8. The good office coexists with other forms of conflict resolution, some of which are “coercive,” not involving a war but can through certain actions compel a State to fulfil its international duties.

9. The methods of peaceful settlement in general are proposed to solve the problem or dispute before it causes major consequences for the affected States and to world peace. As international disputes are very different in nature, procedures to fix them are also numerous and varied. The UN in its Charter has established the most desirable methods of peaceful settlement, while authorising its Member States to choose the system they deem most appropriate.

10. The good office as a major aspect of diplomacy can prevent the exercise of force by showing the effectiveness of nonviolence, that is, the possibility of settling disputes without provoking violent conflict. The guarantee of a dialogue requires that existence always of a reason to negotiate. The real test of strength is not war but peace which is not a state but a task. The involvement of the good office in finding solutions is laudable and does not imply a weakness by nations seeking peace, since by its very nature, it assists in the control of hostile factors that prevent amicable settlement.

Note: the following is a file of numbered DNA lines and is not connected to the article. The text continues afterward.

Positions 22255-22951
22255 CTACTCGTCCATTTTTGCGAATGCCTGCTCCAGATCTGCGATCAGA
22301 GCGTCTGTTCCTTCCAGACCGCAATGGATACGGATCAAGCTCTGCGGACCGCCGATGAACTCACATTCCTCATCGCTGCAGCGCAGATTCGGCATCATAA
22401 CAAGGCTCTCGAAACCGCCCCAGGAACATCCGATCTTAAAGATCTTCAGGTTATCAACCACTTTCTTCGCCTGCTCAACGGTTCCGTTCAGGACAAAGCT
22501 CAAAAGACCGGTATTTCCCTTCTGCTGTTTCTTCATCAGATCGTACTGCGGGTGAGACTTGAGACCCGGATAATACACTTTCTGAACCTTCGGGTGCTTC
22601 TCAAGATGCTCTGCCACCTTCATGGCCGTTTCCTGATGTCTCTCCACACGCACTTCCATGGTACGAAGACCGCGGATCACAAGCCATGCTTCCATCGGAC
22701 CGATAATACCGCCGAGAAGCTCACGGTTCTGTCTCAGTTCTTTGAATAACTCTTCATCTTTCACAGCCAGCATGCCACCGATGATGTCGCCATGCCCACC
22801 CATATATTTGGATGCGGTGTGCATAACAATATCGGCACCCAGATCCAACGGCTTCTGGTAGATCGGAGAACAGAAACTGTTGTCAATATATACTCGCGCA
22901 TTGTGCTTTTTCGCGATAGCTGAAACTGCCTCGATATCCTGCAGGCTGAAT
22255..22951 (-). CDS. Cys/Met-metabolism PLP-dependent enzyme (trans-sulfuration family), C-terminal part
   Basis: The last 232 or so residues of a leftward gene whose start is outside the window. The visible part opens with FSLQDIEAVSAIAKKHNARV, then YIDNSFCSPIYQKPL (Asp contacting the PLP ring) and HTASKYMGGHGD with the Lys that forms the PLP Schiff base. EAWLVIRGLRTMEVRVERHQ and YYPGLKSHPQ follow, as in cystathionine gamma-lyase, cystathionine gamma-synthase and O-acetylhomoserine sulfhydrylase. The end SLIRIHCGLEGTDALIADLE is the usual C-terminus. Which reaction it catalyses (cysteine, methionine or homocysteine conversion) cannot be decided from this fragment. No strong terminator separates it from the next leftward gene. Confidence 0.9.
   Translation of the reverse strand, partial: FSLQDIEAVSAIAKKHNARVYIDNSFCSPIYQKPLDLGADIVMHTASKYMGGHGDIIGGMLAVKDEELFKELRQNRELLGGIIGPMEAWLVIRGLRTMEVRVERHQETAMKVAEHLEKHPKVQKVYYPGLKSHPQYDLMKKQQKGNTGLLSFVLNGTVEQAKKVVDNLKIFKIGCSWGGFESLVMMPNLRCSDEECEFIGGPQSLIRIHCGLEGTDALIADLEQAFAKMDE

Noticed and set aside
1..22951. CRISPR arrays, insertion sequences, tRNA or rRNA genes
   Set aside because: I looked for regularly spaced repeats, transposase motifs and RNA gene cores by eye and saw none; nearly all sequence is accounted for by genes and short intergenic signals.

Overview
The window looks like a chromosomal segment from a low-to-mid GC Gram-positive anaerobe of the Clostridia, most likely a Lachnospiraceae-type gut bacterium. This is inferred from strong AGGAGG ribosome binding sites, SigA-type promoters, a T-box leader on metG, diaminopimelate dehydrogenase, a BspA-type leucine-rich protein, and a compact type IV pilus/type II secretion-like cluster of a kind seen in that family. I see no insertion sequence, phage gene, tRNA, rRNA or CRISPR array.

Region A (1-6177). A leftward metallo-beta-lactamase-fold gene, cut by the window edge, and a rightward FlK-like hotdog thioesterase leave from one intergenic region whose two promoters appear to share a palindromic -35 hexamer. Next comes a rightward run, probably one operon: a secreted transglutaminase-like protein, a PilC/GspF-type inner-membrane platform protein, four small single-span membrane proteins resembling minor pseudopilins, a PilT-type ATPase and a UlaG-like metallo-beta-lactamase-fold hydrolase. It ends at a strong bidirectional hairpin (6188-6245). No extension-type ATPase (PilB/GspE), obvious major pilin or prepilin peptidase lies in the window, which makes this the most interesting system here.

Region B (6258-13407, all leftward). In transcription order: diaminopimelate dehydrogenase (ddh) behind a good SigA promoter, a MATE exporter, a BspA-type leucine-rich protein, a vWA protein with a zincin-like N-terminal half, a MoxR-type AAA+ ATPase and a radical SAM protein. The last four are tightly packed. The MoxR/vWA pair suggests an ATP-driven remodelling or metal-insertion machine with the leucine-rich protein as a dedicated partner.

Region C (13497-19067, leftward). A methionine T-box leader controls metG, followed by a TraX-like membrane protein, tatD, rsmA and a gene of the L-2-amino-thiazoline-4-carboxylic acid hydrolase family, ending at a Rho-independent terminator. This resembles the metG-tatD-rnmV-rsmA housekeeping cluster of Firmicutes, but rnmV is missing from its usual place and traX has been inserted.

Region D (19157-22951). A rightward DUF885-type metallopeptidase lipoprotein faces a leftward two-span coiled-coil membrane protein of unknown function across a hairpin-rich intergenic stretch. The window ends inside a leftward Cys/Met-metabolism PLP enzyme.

© by Odeen Ishmael 



48. Self-determination as a right

17 Nov

Self-determination as a right

1. Independence for the States today is the ability and willingness to freely set for themselves their own objectives and the relevant strategy for achieving them, and defining and implementing the internal and external politics which dictate their interests.

2. Self-determination and sovereignty cannot mean isolation. However, the exercise of this status gives a State to exercise its political power with the highest authority without external interference.

3. Similarly, independence usually means that the State has the constituent and reserve domain over domestic jurisdiction. Independence and self-determination are virtually synonymous and really are the essential attributes of the traditional legal conception of sovereignty and supremacy over the inhabitants of a territory without the intervention of an external party.